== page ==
Canker and Dieback (fungus – Glomerella cingulata): Sudden wilting of branches is usually the first indication of disease. Gray blotches appear on bark of stem or branches. Underlying wood dies and bark may split to form open wounds or cankers. Pinkish pustules or spore masses may be seen in these cankers during moist periods. Leaves on affected branches turn chlorotic and branch tips die back. Plant in well-drained soil that has the proper pH and fertility level. Avoid excessive nitrogen fertilization. When dieback occurs, prune out and destroy diseased twigs. Prune several inches below visible canker, and use a commercial wound dressing on all cuts. Spraying plants during wet periods and during the period of normal leaf drop with a fungicide will help control the disease.
Petal Blight (fungus – Sclerotinia camelliae): Petal blight affects only the flower portion of the plant. The first evidence of infection is the appearance of small, brown, irregular-shaped spots on the petals. Affected petals have a “veined” appearance and the tissue remains firm. Entire flower turns brown in 24-48 hours and usually drops. The disease generally occurs during the spring. Remove and destroy all infected plant tissue. Apply fungicide to the soil just prior to bloom to prevent germination of overwintering spores. Thoroughly cover all areas under the plant and at least a 10 foot radius around each plant. Applications of a foliar fungicide at the first sign of disease and at 7-14 day intervals is effective.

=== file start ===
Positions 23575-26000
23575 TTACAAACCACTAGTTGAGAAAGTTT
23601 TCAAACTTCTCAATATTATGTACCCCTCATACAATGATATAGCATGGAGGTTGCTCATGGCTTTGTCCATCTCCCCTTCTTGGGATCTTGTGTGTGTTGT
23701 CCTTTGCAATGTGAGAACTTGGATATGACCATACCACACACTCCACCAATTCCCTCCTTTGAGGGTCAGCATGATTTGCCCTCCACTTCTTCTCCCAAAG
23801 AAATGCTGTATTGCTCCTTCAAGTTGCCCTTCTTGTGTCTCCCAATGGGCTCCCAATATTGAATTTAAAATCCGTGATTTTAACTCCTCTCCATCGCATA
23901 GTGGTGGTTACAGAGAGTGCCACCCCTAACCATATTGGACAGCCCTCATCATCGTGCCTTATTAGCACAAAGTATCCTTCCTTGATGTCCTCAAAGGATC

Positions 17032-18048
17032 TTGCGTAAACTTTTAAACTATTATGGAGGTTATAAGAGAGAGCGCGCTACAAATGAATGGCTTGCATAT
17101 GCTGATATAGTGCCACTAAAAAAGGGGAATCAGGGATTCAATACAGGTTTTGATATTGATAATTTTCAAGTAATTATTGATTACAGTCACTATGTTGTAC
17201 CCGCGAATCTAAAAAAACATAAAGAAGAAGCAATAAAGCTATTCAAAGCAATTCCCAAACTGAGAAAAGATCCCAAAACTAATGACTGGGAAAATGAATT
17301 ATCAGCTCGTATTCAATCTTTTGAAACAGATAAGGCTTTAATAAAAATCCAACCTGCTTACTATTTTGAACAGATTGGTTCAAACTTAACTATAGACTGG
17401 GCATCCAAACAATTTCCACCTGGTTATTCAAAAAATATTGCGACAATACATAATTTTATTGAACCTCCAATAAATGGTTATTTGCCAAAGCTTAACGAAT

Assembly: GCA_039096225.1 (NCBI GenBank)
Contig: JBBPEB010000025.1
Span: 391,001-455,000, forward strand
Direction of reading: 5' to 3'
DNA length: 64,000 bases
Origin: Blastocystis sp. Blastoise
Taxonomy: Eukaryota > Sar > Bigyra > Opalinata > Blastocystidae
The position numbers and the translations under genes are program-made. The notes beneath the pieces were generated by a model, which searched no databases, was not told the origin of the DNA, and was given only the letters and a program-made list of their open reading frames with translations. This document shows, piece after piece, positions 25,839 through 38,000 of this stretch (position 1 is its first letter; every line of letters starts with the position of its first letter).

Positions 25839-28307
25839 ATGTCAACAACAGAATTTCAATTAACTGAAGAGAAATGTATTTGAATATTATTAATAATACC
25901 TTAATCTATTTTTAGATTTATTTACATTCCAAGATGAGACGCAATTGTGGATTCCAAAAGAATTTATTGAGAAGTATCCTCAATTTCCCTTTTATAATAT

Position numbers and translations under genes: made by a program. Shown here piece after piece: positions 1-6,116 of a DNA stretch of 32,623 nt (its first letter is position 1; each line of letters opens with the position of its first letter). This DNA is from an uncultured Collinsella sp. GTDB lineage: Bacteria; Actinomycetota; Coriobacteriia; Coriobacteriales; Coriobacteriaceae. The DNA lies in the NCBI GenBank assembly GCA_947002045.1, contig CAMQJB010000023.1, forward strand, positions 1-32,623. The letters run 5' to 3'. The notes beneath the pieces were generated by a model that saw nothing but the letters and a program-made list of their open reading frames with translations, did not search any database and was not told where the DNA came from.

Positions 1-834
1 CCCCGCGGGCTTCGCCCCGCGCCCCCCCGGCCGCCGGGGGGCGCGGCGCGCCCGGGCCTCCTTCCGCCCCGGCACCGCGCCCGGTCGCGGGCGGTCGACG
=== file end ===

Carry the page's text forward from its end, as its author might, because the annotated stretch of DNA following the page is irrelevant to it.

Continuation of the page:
Leaf Gall (fungus – Exobasidium camelliae): Young leaves and buds may be infected. Leaves become thickened and succulent and may be larger than normal. The color changes from light green to nearly white. Little damage occurs but the plant appears abnormal or diseased. Pick young galls and destroy. Spray with fungicide before leaves open.
Leaf Spots (fungi – Phyllosticta camelliae, Pestalotia guepini and algae –Cephaleuros virescens): Various sized spots on the leaves. Small, black pinpoint dots may be in the dead leaf areas. Control requires preventive fungicidal sprays at two week intervals. Include a spreader sticker to increase effectiveness of sprays.
Ring Spots (virus): Occurs mostly in East Texas. Light green or yellowish rings surround islands of green in the leaves. Destroy diseased plants. Propagate from disease-free plants.
Yellow Mottle Leaf (virus): Irregular, yellow patterns on some leaves. No cure available. Propagate from disease-free plants.
Bud Drop (physiological): May occur as a result of overwatering, inadequate moisture in the soil, insufficient light, excessively high temperatures, severe freezing during the winter or a pot-bound condition of the roots. Also, certain camellia varieties shed their unopened bloom buds as a result of insufficient cold during the winter. Fertilize and water properly. Keep plants healthy by controlling diseases and insects.
Oedema or Scab (physiological): Corky bumps or raised areas on leaves. Usually due to excessive water in soil.
Sunburn (physiological): Leaves have brown or faded green areas. Occurs on side of bush directly hit by the sun. Particularly a problem on bushes transplanted from a shaded to a sunny location.
(physiological): Margins of leaves turn light brown and dry. Camellias cannot tolerate high soil salinity.